The phone was answered within a few rings. Steve Smith, the then Director of Ministries for the Baptist Churches of Western Australia was on the line. As I heard his voice I realized I didn’t have any idea of what I was supposed to say to him, so mumbled a little and said something like, “Hi Steve. Don’t know if you remember me from our discussions about the principal’s post at Vose. It’s been a while now, and I’m just interested to know who you appointed.”

Said Steve, “Interesting that you’ve phoned now. We haven’t made the appointment yet, but I’m just about to go into a meeting which will finalize our short list of candidates for interview. I always felt you were the right person for Vose. Tell me you are willing to reinstate your application, and I’ll make sure you are short listed. Just as well you phoned when you did. Tomorrow would have been too late.”

The rest is history. I got the post – and it has been absolutely the right one for both me, my family and Vose Seminary.

What do you make of that strong sense – a sense almost of compulsion – that I had to phone that night?

You might say, “Frankly, I don’t believe you. I know preachers and their stories. They always exaggerate and make something out of nothing.” And so you might dismiss the account, and think nothing more of it. After all, it happened to me – not to you, so why should you spend much time thinking about it.

Fair point, but to state the obvious, I am me! And it happened to me. And I can’t just ignore it. And I know that on the basis of that clear voice that night, I and my family moved from Auckland to Perth. And I did so with a clear sense that God had called me to be principal of Vose Seminary.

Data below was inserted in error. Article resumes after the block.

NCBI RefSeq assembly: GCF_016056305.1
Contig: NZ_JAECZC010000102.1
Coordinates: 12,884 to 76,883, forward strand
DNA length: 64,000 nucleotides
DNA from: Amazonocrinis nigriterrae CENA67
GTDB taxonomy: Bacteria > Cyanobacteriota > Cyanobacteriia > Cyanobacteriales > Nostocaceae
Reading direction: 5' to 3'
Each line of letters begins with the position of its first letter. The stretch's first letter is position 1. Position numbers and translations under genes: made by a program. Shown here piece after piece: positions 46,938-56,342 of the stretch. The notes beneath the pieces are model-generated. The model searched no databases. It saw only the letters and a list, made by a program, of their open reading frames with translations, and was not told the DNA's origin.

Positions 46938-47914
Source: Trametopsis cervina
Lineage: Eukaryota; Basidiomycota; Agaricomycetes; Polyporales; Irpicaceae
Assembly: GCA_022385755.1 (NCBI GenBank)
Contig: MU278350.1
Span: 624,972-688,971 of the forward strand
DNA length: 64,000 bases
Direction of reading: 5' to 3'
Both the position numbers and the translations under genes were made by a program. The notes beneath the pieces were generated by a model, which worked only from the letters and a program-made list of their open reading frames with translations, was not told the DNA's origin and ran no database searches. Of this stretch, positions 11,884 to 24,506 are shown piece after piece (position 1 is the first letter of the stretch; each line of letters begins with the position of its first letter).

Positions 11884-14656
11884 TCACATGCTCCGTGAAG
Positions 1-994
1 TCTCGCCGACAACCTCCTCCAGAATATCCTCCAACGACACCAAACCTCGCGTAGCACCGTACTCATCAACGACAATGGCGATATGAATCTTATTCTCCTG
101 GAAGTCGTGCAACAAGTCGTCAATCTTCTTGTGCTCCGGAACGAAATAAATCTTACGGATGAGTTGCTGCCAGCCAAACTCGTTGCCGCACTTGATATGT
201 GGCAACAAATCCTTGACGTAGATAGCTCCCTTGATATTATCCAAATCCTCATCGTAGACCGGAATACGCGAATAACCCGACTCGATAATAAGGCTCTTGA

It is one of many reasons I say that I experience a sense of being “accompanied” on my journey through life. I really have never felt alone – God never being more than a prayer away.

Let me tell you another story. For me, a little sad.

My mother died on the 15 May 2012 at the age of 86. In robust good health for most of her life, the end came suddenly after she was diagnosed with a brain tumor. For her it was less than two months between diagnosis and death. I guess because she had been in such good health before, I was stunned. I had always thought she would get to be at least 90, and had a sneaking suspicion she was going to live to be 100. Alas, it was not to be.

I read a portion of the Bible every day. My reading takes two forms. A systematic reading through different books of the Bible, one book at a time, and a more devotional reading from a compilation of Bible verses in a book titled Living Light.[1] It gives a different mix of verses around a theme for each day of the year – 366 sets of readings in the book as it wants to make sure the scriptures continue to speak daily, even in those years which have a 29th of February.

I have read from this book almost every day since my wedding (when I was given it) – over 37 years now. As I turned to the reading that day, the 15 May, these were the verses…

“He will wipe all tears from their eyes” – Rev 21:4; “There shall be no more death, nor sorrow, nor crying, nor pain. All of that has gone forever” – Is 25:8; “He will swallow up death forever. The Lord God will wipe away all tears…” Is 60:20. And so it went on.

Did it speak to me? Of course it did! Did it reassure me that God knew exactly what had happened and was in control of the process? Naturally.

“That’s nice, but just a co-incidence,” you say. The book was bound to look at death sometime, and it just so happened the author selected the 15 May – and it’s a happy co-incidence that is the day your mother died.


I can understand that you might say that – because it happened to me… not to you. But because it happened to me, I can’t be so quickly dismissive. At one of my lowest points, I yet again experienced that deep reassurance, “you are not alone. You are accompanied through life’s journey.”

I could continue telling you stories. So many, many of them. And you may or may not believe them. But I believe them – because they happened to me. Put differently, as I have lived my life trusting that God’s presence will break through at key periods, I have experienced that this is just what has happened.